After a week of vicious personal attacks on Sen. Tim Scott, it’s time to step back and ask what’s really going on here. Why such ferocious pushback after Scott’s calm rebuttal to President Biden’s speech to Congress?
Why are the assaults so nasty, so personal? What are the political implications?
One implication should be clear, but another is well hidden. The obvious one is the attacks are meant to keep Black voters firmly within the Democratic coalition. Condemning dissidents like Scott as “race traitors” implies that the only way to keep faith with Black America is to support Democrats and their progressive agenda.
This unified, enthusiastic support from African Americans is crucial for the party to win elections in purple states. Scott is challenging that unanimity. Donald Trump did, too, and made some inroads, but Scott is a far more congenial messenger.
He’s a happy warrior with an impressive background and a record of accomplishment, personal and professional.
Related movements, such as “Blexit” (Black Exit from the Democratic Party), don’t have to be large to be politically important.
Small inroads matter because our electorate is so evenly divided, so many contests are tight, and Democrats can win only if (1) Blacks turn out in very large numbers and (2) almost all of them vote Democratic.
That’s also why Democrats are furious about Georgia’s new voting law. Of course, they genuinely believe it is an obstacle to Black voting. But there’s another, equally important reason.
They think attacking the law shows African Americans across the country (and many progressives) that the Democratic Party really cares about them and that Republicans are racist. This PR campaign has led to some ludicrous hyperbole, such as President Biden calling the law “Jim Crow 2.0.”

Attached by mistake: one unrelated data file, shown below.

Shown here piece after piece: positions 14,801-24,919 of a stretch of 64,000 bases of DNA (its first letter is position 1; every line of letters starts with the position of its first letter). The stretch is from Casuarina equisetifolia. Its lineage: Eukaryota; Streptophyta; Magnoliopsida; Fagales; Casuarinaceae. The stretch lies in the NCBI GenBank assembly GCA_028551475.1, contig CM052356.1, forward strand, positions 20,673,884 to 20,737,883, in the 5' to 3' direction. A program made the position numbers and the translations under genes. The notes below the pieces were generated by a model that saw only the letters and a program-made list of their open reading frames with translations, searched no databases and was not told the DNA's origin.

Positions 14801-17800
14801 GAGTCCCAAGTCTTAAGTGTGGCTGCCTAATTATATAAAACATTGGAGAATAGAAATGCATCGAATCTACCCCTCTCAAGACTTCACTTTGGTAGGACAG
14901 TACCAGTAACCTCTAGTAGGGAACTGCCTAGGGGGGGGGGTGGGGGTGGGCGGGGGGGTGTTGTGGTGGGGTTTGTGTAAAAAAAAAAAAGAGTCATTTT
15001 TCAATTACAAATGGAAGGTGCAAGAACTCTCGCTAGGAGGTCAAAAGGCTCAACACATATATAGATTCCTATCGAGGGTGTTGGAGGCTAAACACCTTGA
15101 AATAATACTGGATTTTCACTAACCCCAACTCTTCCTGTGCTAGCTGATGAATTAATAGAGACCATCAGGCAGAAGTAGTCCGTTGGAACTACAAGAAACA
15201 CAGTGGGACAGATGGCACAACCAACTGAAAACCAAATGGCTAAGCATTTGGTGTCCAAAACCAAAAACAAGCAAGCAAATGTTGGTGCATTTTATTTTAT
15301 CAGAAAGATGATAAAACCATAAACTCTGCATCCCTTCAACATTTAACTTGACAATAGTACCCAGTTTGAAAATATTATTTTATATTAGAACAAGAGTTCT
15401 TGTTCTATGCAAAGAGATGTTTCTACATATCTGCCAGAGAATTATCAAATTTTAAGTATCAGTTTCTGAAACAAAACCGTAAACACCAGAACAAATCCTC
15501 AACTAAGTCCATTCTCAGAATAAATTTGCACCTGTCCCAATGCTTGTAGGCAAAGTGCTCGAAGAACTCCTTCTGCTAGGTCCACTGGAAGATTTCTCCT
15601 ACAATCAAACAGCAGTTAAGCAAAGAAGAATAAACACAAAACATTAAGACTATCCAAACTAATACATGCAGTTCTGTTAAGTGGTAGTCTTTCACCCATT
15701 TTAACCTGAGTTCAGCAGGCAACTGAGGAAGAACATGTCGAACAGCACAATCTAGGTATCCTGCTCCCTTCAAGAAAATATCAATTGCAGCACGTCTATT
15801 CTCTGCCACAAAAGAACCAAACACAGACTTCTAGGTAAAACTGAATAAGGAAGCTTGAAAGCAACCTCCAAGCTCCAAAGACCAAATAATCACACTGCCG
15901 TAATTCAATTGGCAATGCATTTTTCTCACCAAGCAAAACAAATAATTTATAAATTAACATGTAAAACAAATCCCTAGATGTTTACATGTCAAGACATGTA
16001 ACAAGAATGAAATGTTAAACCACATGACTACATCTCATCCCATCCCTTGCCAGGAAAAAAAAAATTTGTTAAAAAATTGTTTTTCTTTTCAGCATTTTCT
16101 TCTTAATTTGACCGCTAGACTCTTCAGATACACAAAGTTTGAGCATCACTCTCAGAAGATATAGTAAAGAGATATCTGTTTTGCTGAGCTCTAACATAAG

That’s an insult to people who actually suffered through Jim Crow, who were denied the vote, education, good jobs, and dignity under that legal regime (which lasted from the 1890s until the 1964 Civil Rights Act and 1965 Voting Rights Act).
How does Sen. Scott threaten this Democratic coalition? Both by conveying his own views so effectively and by encouraging other prominent Blacks to join him. The more such voices, the harder it is to marginalize them as “tokens.”
The more who speak out, the more socially acceptable it is for African Americans to vote Republican. The more traction this movement gains, the more dangerous for Democrats. Again, a small shift in this key constituency could matter.
One way to stop it is to make sure Black conservatives pay a high price for speaking out. The goal, like so much in modern American politics, is to suppress dissident views, to shame, humiliate, and cancel them.